Filmmaker Gianfranco Rosi in a Peshmerga armored car on the Kurdistan border with Iraq.
A still image from the film "Identifying Features."
Still image from the film "Identifying Features."
Still image from "Martin Eden."
A still image from Gianfranco Rosi's film “Notturno."
Still image from Wong Kar-Wai film.
An M.C. Escher design in the film "Escher: Journey To Infinity."
Giulia D'Agnolo Vallan
Beginning this weekend, Sag Harbor Cinema (SHC) will host “Cinema Live,” a new four-part series built around the virtual screening of a newly released film followed by conversations with the directors or film writers.
Moderated by SHC Artistic Director Giulia D’Agnolo Vallan, the series begins January 24 with director Gianfranco Rosi discussing his documentary “Notturno.” On January 31, the award-winning film “Identifying Features” will be offered in collaboration with Cinema Tropical followed by a live discussion with its director Fernanda Valadez. On Saturday, February 6, Pietro Marcello discusses his latest film “Martin Eden.” On February 14, NPR’s John Powers discusses the romantic and stylish films of Hong Kong director Wong Kar-wai. Also coming up, with a date to be determined, will be a conversation with Ramin Bahrani, director of “The White Tiger,” which will be released on Netflix this month. Also available in SHC’s virtual cinema starting February 5 will be “Escher: Journey Into Infinity” an eye-opening portrait of artist M.C. Escher through his own words and images.
Vallan recently talked about the upcoming offering and how it came to be.
Q: What are the themes of these films and how did you find them?
It’s a mix. These are films upcoming in our virtual cinema, and they are first-runs in the U.S. that I had the privilege of seeing. “Notturno” I saw in Venice, and it’s coming to other cinemas in the U.S. “Martin Eden” was in Europe a year ago, then [Barack] Obama put it on his favorite movies of the year list.
Q: But it’s not just the films, you’ll also offer live discussions about them.
We added this extra thing with the conversations. In the past when we could, we brought people into the theater to talk about the movies, but for this, we thought let’s go the other way, let’s go far — Gianfranco from Rome, Pietro from Paris, John Powers is in Pasadena and Fernanda Valadez is in Mexico. She made “Identifying Features” with mostly a crew of women, and that film was one I wasn’t aware of until two weeks ago.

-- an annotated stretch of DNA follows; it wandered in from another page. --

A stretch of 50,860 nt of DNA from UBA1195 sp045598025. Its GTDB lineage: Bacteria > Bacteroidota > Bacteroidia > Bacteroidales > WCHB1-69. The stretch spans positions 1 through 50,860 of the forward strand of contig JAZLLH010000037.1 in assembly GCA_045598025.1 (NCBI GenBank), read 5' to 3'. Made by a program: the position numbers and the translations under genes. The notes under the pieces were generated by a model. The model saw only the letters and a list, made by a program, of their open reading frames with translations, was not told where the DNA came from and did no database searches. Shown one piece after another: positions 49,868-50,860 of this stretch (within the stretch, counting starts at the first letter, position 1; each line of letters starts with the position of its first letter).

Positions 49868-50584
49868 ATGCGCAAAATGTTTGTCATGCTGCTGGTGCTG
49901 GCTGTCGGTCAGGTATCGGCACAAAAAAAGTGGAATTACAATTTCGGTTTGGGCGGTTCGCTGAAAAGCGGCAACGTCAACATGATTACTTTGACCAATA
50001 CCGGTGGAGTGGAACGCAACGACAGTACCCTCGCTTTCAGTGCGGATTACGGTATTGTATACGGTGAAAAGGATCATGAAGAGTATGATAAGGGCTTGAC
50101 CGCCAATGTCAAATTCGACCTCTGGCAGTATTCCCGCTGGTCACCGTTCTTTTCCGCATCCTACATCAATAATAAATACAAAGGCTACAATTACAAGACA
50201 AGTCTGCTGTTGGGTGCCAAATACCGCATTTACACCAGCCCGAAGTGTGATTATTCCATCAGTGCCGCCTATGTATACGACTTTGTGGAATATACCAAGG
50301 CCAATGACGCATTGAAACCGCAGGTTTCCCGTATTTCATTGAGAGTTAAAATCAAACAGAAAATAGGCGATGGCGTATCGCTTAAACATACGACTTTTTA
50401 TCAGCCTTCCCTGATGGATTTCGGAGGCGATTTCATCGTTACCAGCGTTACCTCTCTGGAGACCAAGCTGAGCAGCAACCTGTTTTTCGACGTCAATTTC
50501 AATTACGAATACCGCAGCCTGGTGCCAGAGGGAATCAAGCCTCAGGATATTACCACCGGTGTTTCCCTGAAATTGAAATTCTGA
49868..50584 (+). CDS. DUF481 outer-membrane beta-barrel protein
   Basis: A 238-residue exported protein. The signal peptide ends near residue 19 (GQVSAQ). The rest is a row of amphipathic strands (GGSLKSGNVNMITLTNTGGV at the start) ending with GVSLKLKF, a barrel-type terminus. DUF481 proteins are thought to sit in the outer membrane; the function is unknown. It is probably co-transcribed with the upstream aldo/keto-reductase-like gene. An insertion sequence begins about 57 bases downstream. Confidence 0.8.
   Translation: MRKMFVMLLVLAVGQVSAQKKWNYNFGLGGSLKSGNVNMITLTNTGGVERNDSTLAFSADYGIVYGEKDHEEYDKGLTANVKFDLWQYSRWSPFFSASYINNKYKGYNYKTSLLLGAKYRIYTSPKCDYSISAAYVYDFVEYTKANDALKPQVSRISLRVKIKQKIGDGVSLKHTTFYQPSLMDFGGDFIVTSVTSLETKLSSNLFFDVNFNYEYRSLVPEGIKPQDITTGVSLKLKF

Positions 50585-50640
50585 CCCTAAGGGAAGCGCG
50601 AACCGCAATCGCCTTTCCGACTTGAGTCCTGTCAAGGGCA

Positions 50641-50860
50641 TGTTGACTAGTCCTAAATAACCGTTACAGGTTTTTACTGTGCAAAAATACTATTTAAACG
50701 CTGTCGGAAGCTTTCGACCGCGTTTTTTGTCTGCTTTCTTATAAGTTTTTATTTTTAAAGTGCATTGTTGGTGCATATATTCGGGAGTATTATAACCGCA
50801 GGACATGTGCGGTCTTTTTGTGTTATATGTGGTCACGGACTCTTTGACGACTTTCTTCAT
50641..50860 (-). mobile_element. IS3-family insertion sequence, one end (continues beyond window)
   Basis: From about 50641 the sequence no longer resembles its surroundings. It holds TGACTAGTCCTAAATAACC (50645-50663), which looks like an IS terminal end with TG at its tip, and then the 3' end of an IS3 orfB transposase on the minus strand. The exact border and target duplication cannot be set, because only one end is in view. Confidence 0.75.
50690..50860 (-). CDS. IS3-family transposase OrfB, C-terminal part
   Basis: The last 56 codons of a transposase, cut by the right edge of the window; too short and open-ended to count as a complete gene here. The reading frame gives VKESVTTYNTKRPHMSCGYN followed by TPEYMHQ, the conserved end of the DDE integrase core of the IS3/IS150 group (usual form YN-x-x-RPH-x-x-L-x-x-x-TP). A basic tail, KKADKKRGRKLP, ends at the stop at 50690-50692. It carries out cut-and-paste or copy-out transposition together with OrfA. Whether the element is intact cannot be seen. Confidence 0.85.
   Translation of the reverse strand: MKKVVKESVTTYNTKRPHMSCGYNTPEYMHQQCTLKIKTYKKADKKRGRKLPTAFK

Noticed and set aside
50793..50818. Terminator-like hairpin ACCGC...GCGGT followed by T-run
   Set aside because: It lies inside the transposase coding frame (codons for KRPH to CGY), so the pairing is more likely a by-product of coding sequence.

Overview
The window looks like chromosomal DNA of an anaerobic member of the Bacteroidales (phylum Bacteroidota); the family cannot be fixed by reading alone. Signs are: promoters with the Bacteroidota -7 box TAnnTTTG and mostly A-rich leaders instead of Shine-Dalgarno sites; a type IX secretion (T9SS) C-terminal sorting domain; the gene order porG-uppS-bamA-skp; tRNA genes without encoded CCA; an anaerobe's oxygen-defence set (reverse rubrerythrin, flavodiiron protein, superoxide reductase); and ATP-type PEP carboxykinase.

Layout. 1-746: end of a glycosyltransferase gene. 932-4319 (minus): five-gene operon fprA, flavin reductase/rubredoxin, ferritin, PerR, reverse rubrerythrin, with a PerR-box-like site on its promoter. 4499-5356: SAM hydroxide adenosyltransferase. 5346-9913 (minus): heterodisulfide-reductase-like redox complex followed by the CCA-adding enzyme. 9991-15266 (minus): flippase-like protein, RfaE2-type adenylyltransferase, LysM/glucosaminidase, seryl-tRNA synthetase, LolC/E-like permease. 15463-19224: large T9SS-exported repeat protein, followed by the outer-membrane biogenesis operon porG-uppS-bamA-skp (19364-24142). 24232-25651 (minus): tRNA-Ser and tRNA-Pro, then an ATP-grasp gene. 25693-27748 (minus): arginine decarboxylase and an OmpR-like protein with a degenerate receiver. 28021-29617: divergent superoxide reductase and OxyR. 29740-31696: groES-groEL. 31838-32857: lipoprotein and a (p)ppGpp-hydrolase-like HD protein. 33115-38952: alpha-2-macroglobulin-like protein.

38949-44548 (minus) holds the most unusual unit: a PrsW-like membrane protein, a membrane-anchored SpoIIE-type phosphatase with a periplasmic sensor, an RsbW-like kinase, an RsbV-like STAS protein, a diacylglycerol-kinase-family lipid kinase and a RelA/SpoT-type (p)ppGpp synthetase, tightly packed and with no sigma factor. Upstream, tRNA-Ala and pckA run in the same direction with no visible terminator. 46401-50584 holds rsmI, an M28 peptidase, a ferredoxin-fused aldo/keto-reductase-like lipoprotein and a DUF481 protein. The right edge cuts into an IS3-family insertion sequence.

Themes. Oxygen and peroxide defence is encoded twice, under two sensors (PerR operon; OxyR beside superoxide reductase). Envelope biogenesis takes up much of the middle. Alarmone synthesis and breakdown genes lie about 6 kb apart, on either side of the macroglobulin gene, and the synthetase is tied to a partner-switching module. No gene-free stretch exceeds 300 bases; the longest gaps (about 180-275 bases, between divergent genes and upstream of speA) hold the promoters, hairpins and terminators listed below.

Q: I Imagine the filmmakers were happy to have an outlet for speaking about their work during this pandemic.
The filmmakers immediately said yes. It’s interesting for them to be speaking to an American audience, and given where we are, they were passionate about doing it. I got in touch with Pietro Marcello through a friend of another filmmaker and said this is for a cinema that’s being rebuilt. He wanted to do it and talked about the importance of theater and defended the theatrical experience. We can’t open, and that makes people want to do it.
Q: The Sag Harbor Cinema must strike them as very unique because it’s opening at a time when many theaters are shutting down.
It’s a big story. I think filmmakers tend to be very supportive of the idea of preserving movie theaters, and that’s part of the attraction. The cinema has built a reputation for conversations and they see they’re in good company, and I have many relationships with filmmakers.
Q: So why this series, now?
It was important. Our other series was Sunday late afternoon, with the virtual cinema, people can see the films whenever they want, so we thought, why not create a weekly appointment where they can come and ask questions? It was an attempt to create a chance to meet.